Some of the themes delivered to the Class of 2019 at the Winters High School 123rd Annual Commencement ceremony on Thursday, May 30 encouraged them to continue learning and to grow from inevitable failures as they embark on the next journey past high school graduation. WHS Principal Nicole Reyherme acknowledged the students’ hard work in achieving the goal of graduating from WHS and encouraged them to enjoy their summer and recharge before their next chapter begins. “Tonight we look forward to the future. It is filled with endless possibilities, but your success is not guaranteed simply by the diploma you will receive,” Reyherme said. “This changing world requires that you, too, be willing to change. You will have unparalleled opportunities, as well as difficult challenges—but your time here has prepared you for this adventure.” She took a moment to also give a nod to the graduates’ families and Winters staff who took time and made efforts to help challenge and support them through high school. She reminded the students to remember these support systems because they will be the ones who continue to support and cheer them on. In closing her final commencement speech in her role as WHS Principal, Reyherme shared she hoped in their years ahead the graduates would continue to be empathetic, compassionate, objective, willing to take risks, lead by example, work hard and play straight. Senior Class President Luis Rosales took a moment to thank the WHS staff and faculty for making high school fun, exciting, educational and challenging. Aside of his humorous stabs about life as a high school student, he admitted WHS helped the students to find another family to have fun and experience life with. He reminded his classmates that graduation was not the end, and only the beginning of a larger journey in life. “Wherever your future takes you, let it take you somewhere. Our graduation should serve as such a launching point—projecting us to the stars,” Rosales said. “You may land a successful career; continue your education at college or you might fail and disappoint your parents. But you know how to get back up and keep trying.” This year’s American Field Service exchange students took to the podium to say farewell to their host families, friends and the Winters community before they head back to their home countries. Ryosuke Fujimori, a student from Japan, said before he came to Winters he was excited because he imagined American high school would be similar to what he had seen in “High School Musical” movies. He said although he was surprised that it wasn’t he made many memories here, and he reflected on how fellow students took care of him and one girl told him that if he needed help, help would always be there. He said he can tell how much he loves Winters by how hard it is to leave. “I feel so lucky that I came to this town,” Fujimori said. Yusuf ElSayd, a student from Egypt, gave a special shout out to Bobbie Greenwood and Kim Olivas for helping to bring him to Winters. He also gave thanks to all of the friends he made at WHS and to his family for helping to make his stay memorable, and that he will miss everyone and everything here. Sivert Svarstad, a student from Norway, said this year in Winters has not only been one of the biggest challenges, it has also been one of the biggest experiences he has had so far. He said he was lucky to be placed in Winters where everyone was kind and willing to help him navigate his way around. He gave a special shout out to his coaches Dan Ward and Jeff Ingles for helping to guide him through his efforts in WHS sports where he played American football and baseball for the first time. “Thank you for believing in me even though I had no idea what I was doing when I showed up to my first practices,” Svarstad said. Winters JUSD Trustee Rudolph Muldong gave a congratulatory address on behalf of the Winters JUSD School Board. He encouraged students to learn to find balance in their time, in their obligations, their energies and their checkbook. “Without that balance you can’t stay vertical. Without that balance, you can’t make the next step,” said Muldong. WHS teacher Jessica Williams addressed the students with correctly cited words of wisdom. She advised them to “unlearn what you have learned,” (Yoda, The Empire Strikes Back, Lucas Films, 21 May 1980) in high school. From the routines and scripts they have been following since their time in elementary school, much of what was expected of them they knew ahead of time. She advised them the next steps after walking away from Winters High School is more unpredictable and uncertain. “The scripts and routines that you have learned to follow in these past 13 years will no longer be the same. You must unlearn the patterns of a K-12 school experience and learn what it means to be an independent adult,” said Williams. Other notes of wisdom Williams gave encouraged graduates to take the opportunity to reinvent themselves and find who they really are and “become, unapologetically you.” She informed them to choose wisely because their choices would ultimately define them. Williams asked them to embrace failure and not be ashamed by it. “Fail often because it is through failure that you will define success,” said Williams. “Of all the lessons that we teach you in public education this is probably the one we don’t teach very well, but it’s so important because you will fail over and over and over. It’s up to you to learn from each of those failures to become stronger, and wiser and eventually successful.” As one of their senior class advisers she told them she was proud of all of them because graduating from high school is an accomplishment and to let this be the first in a long line of many. “Class of 2019, you’ve got this,” said Williams. In her valedictory address, Class of 2019 Valedictorian Esther Myers reflected on the fact that as babies they were all bad at walking, but they never gave up despite the many times they fell down and that night they were walking, many of them in heels. She said their paths are not linear and they shouldn’t compare themselves to others because success at first try is a myth, that each of the things they have learned are skills in the making and there will always be something new to learn. “It is scary to think of the unknown and what we inevitably are not so good at. Let this uncharted space inspire you. It holds the best of what we think is impossible,” Myers said. WHS teacher Andrea Hurst announced the 2019 recipients of the Doug Baldridge Memorial Scholarship were Aaron Mendoza and Makynsie Tuttle. Baldridge, Hurst’s cousin, died from an injury received at a football game. She said like Baldridge, the students awarded the honor are more than great athletes, they’re also leaders on campus and nice to everyone. Hurst also had the honor of awarding the first Autos for Autism scholarship. She said the recipient is a student who works hard and had a determination to succeed. Hurst said this year’s recipient demonstrated all of the required qualities, is kind to everyone, generous with her time and an all around amazing person. The first official Autos for Autism scholarship was awarded to Marin Spalding. On behalf of Winters Area Education Association, WHS teacher Polita Gonzales awarded the Hugh Randolph Memorial Scholarship to Nataly Hernandez and Katherine Rotenkolber. The scholarship is maintained by WAEA and given in memory of Randolph who worked as a government and history teacher. Upon the presentation of diplomas, Superintendent Todd Cutler certified the Class of 2019 as official graduates. Despite high winds rushing in from an incoming storm, graduates tossed their caps in celebration and gathered with family, friends and WHS staff on Dr. Sellers Field.]]>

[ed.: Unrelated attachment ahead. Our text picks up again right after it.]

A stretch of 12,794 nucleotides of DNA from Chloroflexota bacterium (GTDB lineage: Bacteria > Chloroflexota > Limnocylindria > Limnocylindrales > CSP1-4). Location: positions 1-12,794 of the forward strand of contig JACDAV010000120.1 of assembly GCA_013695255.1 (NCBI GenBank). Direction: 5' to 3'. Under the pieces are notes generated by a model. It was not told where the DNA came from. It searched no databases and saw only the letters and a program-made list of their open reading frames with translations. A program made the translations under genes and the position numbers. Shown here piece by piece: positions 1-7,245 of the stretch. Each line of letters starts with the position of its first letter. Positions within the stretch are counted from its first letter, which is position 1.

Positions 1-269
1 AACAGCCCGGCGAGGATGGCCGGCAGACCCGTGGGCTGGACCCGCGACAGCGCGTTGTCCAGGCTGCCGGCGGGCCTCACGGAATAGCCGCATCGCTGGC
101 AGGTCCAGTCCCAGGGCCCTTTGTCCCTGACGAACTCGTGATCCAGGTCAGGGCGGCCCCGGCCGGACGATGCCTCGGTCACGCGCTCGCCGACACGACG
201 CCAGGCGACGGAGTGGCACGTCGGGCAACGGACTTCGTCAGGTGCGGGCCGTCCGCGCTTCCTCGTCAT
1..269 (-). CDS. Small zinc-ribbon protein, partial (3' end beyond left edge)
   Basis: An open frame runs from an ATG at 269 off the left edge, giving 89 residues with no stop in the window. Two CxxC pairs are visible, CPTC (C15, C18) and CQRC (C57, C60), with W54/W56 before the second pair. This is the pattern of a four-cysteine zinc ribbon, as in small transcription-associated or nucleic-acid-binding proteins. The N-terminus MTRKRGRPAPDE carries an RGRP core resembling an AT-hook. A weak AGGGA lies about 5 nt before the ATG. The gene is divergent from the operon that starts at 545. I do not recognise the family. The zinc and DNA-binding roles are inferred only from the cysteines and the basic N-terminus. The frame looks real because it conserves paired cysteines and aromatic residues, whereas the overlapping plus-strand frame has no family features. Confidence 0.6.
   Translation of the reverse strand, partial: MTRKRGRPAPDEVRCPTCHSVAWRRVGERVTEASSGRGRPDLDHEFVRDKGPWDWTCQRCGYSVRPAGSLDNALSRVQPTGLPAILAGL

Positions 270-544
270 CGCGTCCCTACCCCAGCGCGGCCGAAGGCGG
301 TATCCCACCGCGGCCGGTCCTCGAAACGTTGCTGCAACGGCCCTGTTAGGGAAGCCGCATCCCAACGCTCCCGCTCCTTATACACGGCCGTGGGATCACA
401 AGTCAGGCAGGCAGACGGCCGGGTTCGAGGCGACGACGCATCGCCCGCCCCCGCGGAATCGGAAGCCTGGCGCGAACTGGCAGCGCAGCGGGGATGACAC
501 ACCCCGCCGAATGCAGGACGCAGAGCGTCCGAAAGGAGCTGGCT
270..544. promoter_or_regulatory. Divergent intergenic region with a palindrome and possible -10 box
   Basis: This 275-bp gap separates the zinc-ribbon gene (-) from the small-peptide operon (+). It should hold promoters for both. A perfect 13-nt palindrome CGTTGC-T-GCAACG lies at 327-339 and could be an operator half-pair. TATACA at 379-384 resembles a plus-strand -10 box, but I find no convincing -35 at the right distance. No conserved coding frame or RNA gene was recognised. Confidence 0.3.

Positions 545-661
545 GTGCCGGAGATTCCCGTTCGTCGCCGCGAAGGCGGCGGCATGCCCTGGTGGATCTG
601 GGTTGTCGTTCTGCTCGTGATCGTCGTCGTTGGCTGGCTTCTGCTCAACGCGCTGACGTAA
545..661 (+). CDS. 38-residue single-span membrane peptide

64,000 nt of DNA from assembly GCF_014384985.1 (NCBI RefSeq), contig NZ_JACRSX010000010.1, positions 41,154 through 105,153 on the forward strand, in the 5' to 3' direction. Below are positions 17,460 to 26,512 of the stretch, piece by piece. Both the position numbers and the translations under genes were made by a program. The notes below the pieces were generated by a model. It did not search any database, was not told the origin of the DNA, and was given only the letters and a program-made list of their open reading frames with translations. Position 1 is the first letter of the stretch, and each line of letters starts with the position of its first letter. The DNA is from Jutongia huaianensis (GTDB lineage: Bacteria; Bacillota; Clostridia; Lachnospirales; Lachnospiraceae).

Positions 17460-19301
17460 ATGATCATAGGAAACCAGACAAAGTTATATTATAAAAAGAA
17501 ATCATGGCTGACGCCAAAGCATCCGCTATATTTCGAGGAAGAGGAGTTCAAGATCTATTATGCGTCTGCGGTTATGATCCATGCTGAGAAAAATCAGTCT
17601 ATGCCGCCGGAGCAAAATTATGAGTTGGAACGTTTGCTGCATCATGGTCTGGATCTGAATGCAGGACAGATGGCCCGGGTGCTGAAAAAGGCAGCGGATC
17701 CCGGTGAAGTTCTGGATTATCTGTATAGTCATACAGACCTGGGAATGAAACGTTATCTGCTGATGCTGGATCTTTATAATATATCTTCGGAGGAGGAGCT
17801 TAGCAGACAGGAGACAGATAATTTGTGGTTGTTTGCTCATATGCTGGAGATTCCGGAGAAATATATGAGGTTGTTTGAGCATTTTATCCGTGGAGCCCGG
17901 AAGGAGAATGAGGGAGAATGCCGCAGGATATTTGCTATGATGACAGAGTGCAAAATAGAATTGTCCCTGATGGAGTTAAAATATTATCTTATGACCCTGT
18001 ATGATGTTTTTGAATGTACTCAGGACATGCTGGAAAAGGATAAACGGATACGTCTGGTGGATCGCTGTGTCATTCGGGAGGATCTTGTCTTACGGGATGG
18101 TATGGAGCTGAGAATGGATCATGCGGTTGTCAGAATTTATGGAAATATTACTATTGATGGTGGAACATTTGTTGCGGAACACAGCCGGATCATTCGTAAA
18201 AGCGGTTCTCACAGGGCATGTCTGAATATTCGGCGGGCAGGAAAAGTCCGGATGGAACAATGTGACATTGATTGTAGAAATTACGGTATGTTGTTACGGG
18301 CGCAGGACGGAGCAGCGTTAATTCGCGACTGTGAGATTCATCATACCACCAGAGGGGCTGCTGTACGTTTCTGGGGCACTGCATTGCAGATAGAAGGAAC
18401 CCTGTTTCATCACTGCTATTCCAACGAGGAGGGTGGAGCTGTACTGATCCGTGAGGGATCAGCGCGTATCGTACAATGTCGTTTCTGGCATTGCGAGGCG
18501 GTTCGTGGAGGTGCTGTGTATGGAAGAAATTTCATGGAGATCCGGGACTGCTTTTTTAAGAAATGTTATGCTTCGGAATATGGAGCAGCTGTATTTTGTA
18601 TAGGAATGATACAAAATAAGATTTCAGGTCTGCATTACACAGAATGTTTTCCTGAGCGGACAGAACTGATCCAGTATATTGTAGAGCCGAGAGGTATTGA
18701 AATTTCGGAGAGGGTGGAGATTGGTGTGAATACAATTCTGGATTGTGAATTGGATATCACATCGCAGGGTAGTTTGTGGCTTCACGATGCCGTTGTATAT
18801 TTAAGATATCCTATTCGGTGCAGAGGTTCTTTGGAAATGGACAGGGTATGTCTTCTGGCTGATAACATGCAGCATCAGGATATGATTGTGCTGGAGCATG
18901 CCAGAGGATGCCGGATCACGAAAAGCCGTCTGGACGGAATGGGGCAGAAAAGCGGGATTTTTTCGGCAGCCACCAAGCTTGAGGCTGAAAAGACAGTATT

Looking Forward: WHS graduates encouraged to embrace life's challenges
Graduating students were encouraged to not be afraid of inevitable challenges and to grow as individuals as they take on the next journey past high school.